Generally, top footballers find their playing careers over when their reaching their mid 30’s (A certain Welsh wizard being the exception to the rule) and can choose to retire at the top or drop down ungracefully from league to league, year after year until they seem slower than Gareth Barry with a broken leg. With no other skills or usually no noticeable intelligence for that matter they are left with no job and no income. I know what you’re thinking: ‘How unfortunate, these poor men must be starving,’ well not quite. Of course there is a glimmer of hope, they can get that illustrious shiny role on the BBC or on sky sports where they talk about football in such dull a tone and slow speed whilst gasping for air that you feel you are watching a man having a slow drawn out heart attack on live TV (if only it was something so exciting).

Unfortunately not all players are given this general vision of the end of their career, in the curious case of Michael Owen his career seemed to go on forever, with every season he was denying to the world and himself the fact that his legs retired in 2006. He must look at those legs from time to time and plead with them to respond, those legs that once ruled Europe and slayed any opponent who dared approach the ball at their feet. These days though Michael’s legs strangely resemble that of a pack mule crippling under the strain and the the only response he seems to receive from them is ‘Look Michael for the last time I’ll kick all you want but I’m not running’.

In 2005 he spent a fairly successful but unnoticed season at Real Madrid in La Liga. He ended the season with the highest ratio of goals scored to number of minutes played (those minutes were short), he scored 18 goals from 41 games, 15 of which were starts. However his profile outside of the game was a mouse among elephants and didn’t stand tall enough for the fickle Real Madrid fans as the only one in the Bernabeu stadium who seemed to own an Owen shirt was the man himself and so after just one season he packed his trunk and said goodbye to the circus.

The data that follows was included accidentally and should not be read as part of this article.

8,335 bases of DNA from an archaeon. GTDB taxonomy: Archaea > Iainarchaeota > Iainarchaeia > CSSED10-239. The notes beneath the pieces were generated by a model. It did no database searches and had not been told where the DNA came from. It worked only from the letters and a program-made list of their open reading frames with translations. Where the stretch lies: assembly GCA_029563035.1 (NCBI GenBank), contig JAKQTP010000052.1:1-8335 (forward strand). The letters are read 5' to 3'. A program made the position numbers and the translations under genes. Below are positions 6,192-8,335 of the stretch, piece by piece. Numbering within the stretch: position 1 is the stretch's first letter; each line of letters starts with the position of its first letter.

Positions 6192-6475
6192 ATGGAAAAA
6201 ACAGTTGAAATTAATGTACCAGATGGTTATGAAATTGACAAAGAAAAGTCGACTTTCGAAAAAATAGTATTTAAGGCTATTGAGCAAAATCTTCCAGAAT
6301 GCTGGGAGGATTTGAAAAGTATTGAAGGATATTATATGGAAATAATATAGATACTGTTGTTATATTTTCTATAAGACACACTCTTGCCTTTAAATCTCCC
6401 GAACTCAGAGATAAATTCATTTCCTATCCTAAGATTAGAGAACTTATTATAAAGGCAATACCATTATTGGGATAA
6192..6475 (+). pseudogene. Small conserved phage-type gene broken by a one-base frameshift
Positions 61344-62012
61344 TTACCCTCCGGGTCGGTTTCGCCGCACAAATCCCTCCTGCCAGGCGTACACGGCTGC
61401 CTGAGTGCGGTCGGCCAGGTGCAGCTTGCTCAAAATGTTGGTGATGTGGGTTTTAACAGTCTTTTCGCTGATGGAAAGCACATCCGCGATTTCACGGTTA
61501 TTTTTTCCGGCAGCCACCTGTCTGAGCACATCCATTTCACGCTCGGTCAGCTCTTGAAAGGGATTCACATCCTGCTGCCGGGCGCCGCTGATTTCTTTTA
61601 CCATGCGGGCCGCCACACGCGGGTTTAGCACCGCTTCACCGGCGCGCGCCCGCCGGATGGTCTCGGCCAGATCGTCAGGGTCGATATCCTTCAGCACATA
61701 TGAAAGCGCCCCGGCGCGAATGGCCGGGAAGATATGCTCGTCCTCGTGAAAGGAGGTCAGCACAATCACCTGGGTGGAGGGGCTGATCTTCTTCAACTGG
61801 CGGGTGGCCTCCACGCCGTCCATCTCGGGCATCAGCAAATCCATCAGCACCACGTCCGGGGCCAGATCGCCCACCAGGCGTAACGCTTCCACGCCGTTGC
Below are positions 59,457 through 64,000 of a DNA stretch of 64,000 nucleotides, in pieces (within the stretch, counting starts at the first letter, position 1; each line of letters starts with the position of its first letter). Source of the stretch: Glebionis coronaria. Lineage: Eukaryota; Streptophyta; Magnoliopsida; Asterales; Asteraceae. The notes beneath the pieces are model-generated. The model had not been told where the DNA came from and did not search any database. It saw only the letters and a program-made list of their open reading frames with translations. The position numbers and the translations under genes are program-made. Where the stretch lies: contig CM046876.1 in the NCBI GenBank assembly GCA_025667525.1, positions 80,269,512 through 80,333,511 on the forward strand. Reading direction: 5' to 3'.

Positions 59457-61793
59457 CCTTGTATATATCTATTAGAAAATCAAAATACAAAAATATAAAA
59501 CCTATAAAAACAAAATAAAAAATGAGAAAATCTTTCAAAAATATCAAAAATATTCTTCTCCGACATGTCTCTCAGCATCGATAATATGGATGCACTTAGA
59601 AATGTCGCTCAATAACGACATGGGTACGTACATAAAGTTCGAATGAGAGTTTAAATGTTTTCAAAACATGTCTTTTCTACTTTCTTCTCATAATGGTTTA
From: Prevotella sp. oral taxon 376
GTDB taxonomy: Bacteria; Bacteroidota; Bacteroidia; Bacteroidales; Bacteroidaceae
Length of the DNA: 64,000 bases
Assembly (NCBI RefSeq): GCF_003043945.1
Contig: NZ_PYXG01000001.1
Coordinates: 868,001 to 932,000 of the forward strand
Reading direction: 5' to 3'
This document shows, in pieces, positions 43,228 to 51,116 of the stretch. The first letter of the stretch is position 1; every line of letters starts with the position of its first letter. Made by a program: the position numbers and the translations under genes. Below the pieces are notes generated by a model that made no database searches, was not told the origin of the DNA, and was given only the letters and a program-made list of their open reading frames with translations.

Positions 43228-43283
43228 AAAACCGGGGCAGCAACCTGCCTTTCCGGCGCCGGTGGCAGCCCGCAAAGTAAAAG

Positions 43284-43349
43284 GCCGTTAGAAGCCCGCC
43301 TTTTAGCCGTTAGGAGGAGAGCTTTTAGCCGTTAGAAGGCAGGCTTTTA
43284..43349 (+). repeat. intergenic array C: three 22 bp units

As history tells it he saw the job advertisement in the paper that read ‘Job available, an Alan Shearer is needed at Newcastle due to the current one running himself into the ground for an impossible dream, must have experience and believe that a Premiership position is for life not just for a successful season’. Michael seemed perfect for the position due to his experience, his winning ways and being unaware of what relegation meant. It seemed like a match made in heaven, until of course the football side of it came into play.

Michael, why oh why did you ever choose to step on that special fibre-sand grass surface at Newcastle’s ‘state of the art’ training facility? You should have been wrapping those legs in cotton wool like the newspapers always stated before an international tournament. So true was the case that in 2006 Graeme Souness ordered the team to abandon the pitch and move to the under 21’s training ground as he had several players out with hamstrings and groin strains (Michael included). Unfortunately Souness’ gain was Glenn Roeder’s Academy player’s loss as he moved his junior players onto the pitch and suffered in a similar way.